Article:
Grassley: Obama Administration Needs to Explain AP Phone Record Collection

Says attorney general should have to approve such actions when free press is at stake
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Sen. Charles Grassley (R-Iowa), ranking member of the Senate
Judiciary Committee, says the Obama Administration needs to explain how its
gathering of phone records of AP journalists can be justified.

"The department's regulations state that prosecutors
should obtain the Attorney General's personal sign off when a free press is at
stake, so the Obama administration needs to be transparent with its rationale
for such a sweeping intrusion and detail whether the process outlined in
regulation and the U.S. Attorney's manual were followed and justified for
national security," he said.

Grassley released the statement late Tuesday following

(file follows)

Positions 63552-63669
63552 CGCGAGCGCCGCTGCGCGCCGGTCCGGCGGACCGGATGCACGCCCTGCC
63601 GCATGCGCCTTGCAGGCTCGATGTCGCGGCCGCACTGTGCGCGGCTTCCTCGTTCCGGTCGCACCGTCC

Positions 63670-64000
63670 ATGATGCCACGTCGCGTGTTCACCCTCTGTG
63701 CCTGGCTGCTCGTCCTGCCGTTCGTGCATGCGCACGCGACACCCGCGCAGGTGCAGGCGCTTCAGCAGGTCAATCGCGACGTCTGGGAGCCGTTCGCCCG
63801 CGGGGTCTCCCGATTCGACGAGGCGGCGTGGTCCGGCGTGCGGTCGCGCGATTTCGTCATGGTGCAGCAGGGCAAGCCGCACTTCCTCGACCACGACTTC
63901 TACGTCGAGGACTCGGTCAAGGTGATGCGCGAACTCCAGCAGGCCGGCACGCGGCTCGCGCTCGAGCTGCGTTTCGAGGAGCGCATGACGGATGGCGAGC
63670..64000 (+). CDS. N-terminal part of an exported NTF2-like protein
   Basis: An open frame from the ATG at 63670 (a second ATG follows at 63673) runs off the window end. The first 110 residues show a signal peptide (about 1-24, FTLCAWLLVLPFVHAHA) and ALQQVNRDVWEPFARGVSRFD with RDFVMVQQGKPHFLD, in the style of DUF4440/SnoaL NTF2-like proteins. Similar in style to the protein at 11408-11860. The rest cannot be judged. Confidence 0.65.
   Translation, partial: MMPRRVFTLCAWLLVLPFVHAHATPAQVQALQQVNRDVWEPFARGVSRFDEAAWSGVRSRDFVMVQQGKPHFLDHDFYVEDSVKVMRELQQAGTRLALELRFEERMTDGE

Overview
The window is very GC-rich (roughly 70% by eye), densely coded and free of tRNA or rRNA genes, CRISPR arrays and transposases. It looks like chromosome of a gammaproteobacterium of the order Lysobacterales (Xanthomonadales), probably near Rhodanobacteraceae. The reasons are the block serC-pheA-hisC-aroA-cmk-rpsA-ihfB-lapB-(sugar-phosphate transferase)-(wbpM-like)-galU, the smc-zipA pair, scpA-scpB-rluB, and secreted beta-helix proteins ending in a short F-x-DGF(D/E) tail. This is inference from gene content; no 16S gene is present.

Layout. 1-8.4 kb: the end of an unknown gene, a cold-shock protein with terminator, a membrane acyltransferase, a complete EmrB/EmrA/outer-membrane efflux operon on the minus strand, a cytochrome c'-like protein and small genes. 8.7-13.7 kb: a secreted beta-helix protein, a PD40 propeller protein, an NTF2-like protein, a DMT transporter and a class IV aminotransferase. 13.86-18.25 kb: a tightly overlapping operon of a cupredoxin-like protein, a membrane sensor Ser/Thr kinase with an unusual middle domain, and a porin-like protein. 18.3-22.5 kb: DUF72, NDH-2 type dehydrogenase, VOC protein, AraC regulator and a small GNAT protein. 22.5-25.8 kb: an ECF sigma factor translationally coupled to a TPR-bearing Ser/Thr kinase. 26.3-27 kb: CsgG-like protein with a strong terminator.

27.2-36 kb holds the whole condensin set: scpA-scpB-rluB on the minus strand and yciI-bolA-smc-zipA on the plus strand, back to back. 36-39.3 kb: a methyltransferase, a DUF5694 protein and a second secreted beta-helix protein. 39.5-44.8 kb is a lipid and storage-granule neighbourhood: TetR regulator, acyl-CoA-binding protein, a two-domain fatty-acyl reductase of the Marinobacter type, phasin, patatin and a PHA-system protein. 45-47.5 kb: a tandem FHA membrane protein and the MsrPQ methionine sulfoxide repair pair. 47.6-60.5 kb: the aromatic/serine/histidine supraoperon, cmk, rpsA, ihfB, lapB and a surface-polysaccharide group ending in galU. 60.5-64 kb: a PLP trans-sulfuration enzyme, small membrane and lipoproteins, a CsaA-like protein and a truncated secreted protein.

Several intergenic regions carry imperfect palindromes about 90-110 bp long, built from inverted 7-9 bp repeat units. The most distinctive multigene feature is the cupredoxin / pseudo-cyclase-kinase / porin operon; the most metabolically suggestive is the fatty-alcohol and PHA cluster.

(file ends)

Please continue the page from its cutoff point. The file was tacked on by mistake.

reports that the Justice Department was part of an ongoing probe of leaks and secretly
obtained the records of reporters and editors for the news organization. The AP
called it a "massive and unprecedented intrusion" into newsgathering.

Journalists and some legislators have for years been trying
to pass a federal shield law to afford journalists some protection from
overzealous government investigations into news organizations that could chill
a free press. But even in the case of those bills there was a carve-out for
national security.

According to AP, the government has not told it
why it wanted the phone records, but government officials have previously said
they are investigating a leak to AP in a May 2012 story about a failed
terrorist bombing plot.

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